“Don Bosco,” Fr Michael Rua writes in a brief note in 1867 “sad at seeing the great evil that was happening especially amongst young students because of bad literature, planned to set up an association of good classical and modern literature.”
The plan became a reality the following year, when he began publishing the “Library for Italian Youth” or “Library of Italian Classics.”
The initiative was part of accomplishments established previously and of many more others which were to be implemented later. In reality, “Don Bosco gave no truce as a writer, publisher and propagandist because he was personally convinced that preaching the good news in printed form was a service he simply could not fail to render to Religion, a necessary way of carrying out his vocation as an educator of the young and people.”
Alongside the programme he published in 1868, this section includes four circular letters where he takes up the matter of educational reading, from different perspectives and with varying emphases. The two circulars published in 1884 and 1885 are of special interest. In the first, Don Bosco focuses on a point he considers “very important” regarding the “books to be removed from the hands of our boys” and “those that should be used for individual reading or reading in common.” The second, in a broader and more articulated fashion, develops the matter of “spreading good books” amongst the people in general and young people in particular, which, Don Bosco assures us, “is one of the principal ends” of the Salesian Congregation.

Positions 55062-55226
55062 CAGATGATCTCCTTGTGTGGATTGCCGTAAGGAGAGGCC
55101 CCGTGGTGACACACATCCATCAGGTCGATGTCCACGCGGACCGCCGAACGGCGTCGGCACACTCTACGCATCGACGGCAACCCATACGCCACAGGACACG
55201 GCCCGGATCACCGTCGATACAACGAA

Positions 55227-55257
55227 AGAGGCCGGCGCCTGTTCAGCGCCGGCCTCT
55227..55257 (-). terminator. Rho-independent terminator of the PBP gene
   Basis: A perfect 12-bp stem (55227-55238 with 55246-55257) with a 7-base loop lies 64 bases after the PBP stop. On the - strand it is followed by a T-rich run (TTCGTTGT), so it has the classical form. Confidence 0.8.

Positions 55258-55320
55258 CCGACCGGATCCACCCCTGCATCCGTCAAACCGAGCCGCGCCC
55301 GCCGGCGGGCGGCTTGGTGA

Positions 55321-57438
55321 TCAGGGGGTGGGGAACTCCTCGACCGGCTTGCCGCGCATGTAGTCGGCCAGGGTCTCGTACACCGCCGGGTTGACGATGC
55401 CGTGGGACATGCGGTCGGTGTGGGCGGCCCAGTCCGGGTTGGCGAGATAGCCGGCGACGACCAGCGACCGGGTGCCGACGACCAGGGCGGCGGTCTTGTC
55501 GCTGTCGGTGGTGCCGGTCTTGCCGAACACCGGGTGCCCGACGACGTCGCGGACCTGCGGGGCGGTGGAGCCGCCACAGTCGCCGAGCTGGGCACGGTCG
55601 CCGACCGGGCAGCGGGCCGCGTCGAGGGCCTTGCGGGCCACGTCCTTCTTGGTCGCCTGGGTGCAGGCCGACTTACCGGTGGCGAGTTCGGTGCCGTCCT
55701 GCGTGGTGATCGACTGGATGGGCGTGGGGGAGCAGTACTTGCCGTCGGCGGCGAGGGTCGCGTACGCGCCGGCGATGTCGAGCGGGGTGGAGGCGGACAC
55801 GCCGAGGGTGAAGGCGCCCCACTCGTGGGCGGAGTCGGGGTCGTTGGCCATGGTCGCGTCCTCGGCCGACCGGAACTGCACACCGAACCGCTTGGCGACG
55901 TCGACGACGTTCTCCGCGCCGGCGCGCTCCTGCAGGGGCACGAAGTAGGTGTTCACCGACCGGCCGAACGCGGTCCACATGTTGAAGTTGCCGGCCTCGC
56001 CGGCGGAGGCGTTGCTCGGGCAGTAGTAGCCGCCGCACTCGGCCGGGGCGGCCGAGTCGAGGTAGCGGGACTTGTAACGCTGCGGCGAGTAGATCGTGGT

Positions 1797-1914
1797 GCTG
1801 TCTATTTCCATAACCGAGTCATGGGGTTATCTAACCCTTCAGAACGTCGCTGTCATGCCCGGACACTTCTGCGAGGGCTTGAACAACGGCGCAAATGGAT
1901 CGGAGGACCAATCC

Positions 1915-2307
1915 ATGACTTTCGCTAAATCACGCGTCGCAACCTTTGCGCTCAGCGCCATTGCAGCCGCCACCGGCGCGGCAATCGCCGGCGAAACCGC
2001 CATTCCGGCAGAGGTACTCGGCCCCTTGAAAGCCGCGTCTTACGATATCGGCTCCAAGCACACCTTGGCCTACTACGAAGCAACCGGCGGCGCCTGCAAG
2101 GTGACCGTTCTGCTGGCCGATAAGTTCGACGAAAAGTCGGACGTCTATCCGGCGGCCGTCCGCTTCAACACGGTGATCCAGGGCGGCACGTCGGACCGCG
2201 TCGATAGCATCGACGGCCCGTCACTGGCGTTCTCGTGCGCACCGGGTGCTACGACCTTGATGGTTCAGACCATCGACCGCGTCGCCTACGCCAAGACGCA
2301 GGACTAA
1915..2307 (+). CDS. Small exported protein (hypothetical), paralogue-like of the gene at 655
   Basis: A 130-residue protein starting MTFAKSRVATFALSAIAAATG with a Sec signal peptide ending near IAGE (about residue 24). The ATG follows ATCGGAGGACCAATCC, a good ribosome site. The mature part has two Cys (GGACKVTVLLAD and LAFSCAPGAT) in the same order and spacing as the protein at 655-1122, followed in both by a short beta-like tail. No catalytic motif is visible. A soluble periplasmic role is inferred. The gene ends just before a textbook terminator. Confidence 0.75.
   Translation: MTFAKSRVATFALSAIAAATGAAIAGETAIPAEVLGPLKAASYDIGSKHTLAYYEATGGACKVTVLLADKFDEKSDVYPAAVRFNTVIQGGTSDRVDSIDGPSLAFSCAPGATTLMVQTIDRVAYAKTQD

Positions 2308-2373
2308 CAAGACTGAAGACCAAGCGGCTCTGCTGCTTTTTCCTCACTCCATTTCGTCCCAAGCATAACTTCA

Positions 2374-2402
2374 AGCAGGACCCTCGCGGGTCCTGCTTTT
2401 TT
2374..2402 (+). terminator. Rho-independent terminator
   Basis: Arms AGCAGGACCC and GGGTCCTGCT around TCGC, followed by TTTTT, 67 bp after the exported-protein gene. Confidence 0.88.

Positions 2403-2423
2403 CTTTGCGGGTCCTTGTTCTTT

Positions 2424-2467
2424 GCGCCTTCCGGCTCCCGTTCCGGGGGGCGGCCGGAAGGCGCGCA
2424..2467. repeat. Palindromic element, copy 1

Along these lines we also include a personal letter addressed to Fr J. B. Lemoyne, Rector/Director of the boarding school at Lanzo.
Reference time period: 1860 – 1885
Salesian Historical Institute, Salesian Sources 1: Don Bosco and his work. Collected Works, LAS – Kristu Jyoti, Rome – Bangalore, 2017, 534-549.
Istituto Storico Salesiano